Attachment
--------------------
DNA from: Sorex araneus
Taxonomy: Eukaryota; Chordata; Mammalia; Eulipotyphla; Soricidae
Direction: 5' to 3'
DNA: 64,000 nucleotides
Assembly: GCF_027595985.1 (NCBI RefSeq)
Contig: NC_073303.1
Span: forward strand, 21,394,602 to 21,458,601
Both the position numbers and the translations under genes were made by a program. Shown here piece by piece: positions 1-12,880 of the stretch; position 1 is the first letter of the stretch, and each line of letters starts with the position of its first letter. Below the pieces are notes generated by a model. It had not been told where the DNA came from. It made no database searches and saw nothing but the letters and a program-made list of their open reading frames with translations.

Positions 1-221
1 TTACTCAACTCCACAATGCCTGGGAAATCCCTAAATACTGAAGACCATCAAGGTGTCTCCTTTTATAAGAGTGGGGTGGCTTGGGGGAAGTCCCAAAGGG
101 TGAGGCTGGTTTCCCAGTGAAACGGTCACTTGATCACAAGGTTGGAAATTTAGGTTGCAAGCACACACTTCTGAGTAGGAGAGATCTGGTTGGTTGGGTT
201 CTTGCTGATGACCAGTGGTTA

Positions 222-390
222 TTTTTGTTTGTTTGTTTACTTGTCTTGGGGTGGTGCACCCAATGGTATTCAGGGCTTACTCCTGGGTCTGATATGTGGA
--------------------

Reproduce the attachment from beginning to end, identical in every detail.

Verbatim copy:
DNA from: Sorex araneus
Taxonomy: Eukaryota; Chordata; Mammalia; Eulipotyphla; Soricidae
Direction: 5' to 3'
DNA: 64,000 nucleotides
Assembly: GCF_027595985.1 (NCBI RefSeq)
Contig: NC_073303.1
Span: forward strand, 21,394,602 to 21,458,601
Both the position numbers and the translations under genes were made by a program. Shown here piece by piece: positions 1-12,880 of the stretch; position 1 is the first letter of the stretch, and each line of letters starts with the position of its first letter. Below the pieces are notes generated by a model. It had not been told where the DNA came from. It made no database searches and saw nothing but the letters and a program-made list of their open reading frames with translations.

Positions 1-221
1 TTACTCAACTCCACAATGCCTGGGAAATCCCTAAATACTGAAGACCATCAAGGTGTCTCCTTTTATAAGAGTGGGGTGGCTTGGGGGAAGTCCCAAAGGG
101 TGAGGCTGGTTTCCCAGTGAAACGGTCACTTGATCACAAGGTTGGAAATTTAGGTTGCAAGCACACACTTCTGAGTAGGAGAGATCTGGTTGGTTGGGTT
201 CTTGCTGATGACCAGTGGTTA

Positions 222-390
222 TTTTTGTTTGTTTGTTTACTTGTCTTGGGGTGGTGCACCCAATGGTATTCAGGGCTTACTCCTGGGTCTGATATGTGGA